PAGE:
Monday, February 4, 2013

At One Time It Was Violence, But Now It’s The Government That Is Restricting Press Freedom In Iraq

Originally, Iraq’s insurgency and civil war made it very difficult for reporters to do their job in the country, but now that situation has changed. Violence has subsided in recent years, but that doesn’t mean there haven’t been fatalities amongst the press corps recently. More importantly, media outlets are now facing increasing pressure from political parties and the government. These difficulties were documented in Reporters Without Borders’ annual World Press Freedom Index, which was released in January 2013.

Iraq was ranked towards the bottom of the Reporters Without Borders report. Out of 179 countries included in the study, Iraq was 150. That was actually up two from the 2012 Index, but that year Iraq dropped 22 spots from the previous one. The main reason why Iraq did so poorly was continued violence against reporters, and government restrictions upon the press. In 2012, three journalists were killed, while seven died in 2011. In the past, those deaths could be attributed to armed groups, but the situation within Iraq has now changed. Journalists are just as likely to be killed by militants, as under mysterious circumstances that might include government forces. Radio personality Hadi al-Mahdi for example, was killed in September 2011 after criticizing Prime Minister Nouri al-Maliki, and participating in protests in Baghdad. Many accused the authorities of murdering him. Overall, Reporters Without Borders found that the press was routinely stopped from doing their job. Sometimes that came in the form of defamation lawsuits by politicians. During the 2012 demonstrations, reporters were prevented from covering events by being beaten, and having their equipment confiscated and broken by the security forces. Just recently in January 2013, a French photojournalist working for Le Monde Diplomatique was detained in Baghdad for not having a permit. In the capital, reporters are required to get permission to take photos of checkpoints and the security forces. According to the journalist’s sister however, he was arrested for taking pictures of a water treatment plant. This showed the increasing restrictions the authorities were placing upon the media, and limiting the flow of information. Before, it was insurgents or militias that were the main threat to freedom of the press. Now it is the government that is clamping down on journalists.

Even though Iraq is surrounded by monarchies and autocrats, it was still ranked towards the bottom of the Middle East and North Africa. It was 13 out of 19 countries in the region. At the top were Kuwait at 77, Lebanon at 101, and Qatar at 110. In comparison, at the bottom were Yemen at 169, Iran at 174, and Syria at 176. In 2012, many of these countries’ scores improved due to the Arab Spring. Since then many of them have gone back down, which led Reporters Without Borders to argue that the 2013 report was more representative of the true nature of press freedom in each country. Almost all of them were still in the bottom half of the world, pointing to the lack of elected governments throughout the region.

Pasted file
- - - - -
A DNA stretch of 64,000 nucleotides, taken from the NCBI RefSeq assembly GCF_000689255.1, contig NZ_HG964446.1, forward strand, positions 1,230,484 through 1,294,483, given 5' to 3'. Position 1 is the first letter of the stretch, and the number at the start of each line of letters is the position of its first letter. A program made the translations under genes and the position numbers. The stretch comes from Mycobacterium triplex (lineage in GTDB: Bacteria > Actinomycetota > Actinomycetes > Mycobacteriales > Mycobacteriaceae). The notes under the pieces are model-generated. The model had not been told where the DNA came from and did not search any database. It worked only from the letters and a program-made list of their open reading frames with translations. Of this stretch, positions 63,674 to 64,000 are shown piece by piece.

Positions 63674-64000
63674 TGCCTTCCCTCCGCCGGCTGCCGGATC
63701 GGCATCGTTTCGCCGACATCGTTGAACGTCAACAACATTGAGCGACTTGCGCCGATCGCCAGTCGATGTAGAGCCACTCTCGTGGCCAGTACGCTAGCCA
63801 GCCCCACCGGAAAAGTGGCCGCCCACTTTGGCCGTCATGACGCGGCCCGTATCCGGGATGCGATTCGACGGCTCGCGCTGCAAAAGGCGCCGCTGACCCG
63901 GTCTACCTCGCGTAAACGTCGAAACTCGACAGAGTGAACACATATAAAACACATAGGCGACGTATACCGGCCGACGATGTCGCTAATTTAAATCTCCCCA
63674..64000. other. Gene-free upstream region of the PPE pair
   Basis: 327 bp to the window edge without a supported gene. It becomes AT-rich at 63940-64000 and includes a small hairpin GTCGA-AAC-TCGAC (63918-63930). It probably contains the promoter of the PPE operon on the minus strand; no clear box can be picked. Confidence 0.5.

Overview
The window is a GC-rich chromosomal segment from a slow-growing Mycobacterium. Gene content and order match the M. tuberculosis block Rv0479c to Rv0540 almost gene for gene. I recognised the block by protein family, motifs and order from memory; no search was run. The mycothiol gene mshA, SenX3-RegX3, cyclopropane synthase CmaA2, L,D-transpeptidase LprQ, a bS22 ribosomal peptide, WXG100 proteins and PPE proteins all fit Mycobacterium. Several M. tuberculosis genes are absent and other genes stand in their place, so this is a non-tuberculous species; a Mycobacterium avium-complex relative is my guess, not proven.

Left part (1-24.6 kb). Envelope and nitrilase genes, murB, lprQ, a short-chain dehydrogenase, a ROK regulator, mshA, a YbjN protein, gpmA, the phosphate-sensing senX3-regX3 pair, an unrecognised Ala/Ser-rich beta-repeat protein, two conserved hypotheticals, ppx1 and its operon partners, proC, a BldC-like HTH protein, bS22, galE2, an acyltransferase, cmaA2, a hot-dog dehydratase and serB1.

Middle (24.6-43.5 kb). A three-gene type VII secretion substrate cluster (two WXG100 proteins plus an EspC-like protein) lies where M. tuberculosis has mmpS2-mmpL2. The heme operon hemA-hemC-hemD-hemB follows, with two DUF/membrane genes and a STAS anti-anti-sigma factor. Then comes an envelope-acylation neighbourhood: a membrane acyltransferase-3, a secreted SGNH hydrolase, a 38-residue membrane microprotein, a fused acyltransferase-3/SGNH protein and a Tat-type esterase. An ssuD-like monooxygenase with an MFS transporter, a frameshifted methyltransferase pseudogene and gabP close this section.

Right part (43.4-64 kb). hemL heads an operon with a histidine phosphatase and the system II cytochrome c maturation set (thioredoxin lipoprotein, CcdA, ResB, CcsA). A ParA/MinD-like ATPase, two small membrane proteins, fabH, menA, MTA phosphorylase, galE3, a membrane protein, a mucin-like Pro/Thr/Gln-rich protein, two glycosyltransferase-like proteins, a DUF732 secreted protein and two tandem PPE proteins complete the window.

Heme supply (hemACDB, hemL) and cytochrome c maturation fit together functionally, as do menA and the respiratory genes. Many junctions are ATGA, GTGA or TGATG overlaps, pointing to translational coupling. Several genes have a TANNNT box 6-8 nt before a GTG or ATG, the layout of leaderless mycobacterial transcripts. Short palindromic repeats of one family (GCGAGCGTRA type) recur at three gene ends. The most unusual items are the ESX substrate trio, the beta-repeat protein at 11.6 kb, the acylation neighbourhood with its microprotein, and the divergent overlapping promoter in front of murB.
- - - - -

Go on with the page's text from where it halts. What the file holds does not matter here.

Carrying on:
Reporters Without Borders 2013 Ranking Of The Middle East/North Africa
1. Kuwait 77
2. Lebanon 101
3. Qatar 110
4. Israel 112
5. United Arab Emirates 114
6. Algeria 125
7. Libya 131
8. Jordan 134
9. Morocco 136
10. Tunisia 138
11. Oman 141
12. Palestine 146
13. Iraq 150
14. Egypt 158
15. Saudi Arabia 163
16. Bahrain 165
17. Yemen 169
18. Iran 174
19. Syria 176

Iraq has struggled to become a democracy since the 2003 overthrow of Saddam Hussein. For the first five years, violence was so bad it was difficult to achieve much. Since then security has improved, but political divisions and mistrust are now what characterize Iraq. Politicians have proven to not appreciate bad press. The result is lawsuits, threats, beatings, and other restrictions upon journalists. That’s the reason why Iraq continues to have such a poor score in Reporters Without Border’s Press Freedom Index. Until Iraq fully appreciates the free press it will not do much better.


Agence France Presse, “French-Australian journalist held in Baghdad jail,” 1/29/13

Amnesty International, “Days Of Rage, Protests and Repression In Iraq,” April 2011

Human Rights Watch, “World Report 2012,” 1/22/12
- “World Report 2013,” 1/31/13

Rao, Prashant, “Iraq press freedom in jeopardy,” Agence France Presse, 9/5/12

Reporters Without Borders, “2013 World Press Freedom Index: Dashed Hopes After Spring,” January 2013

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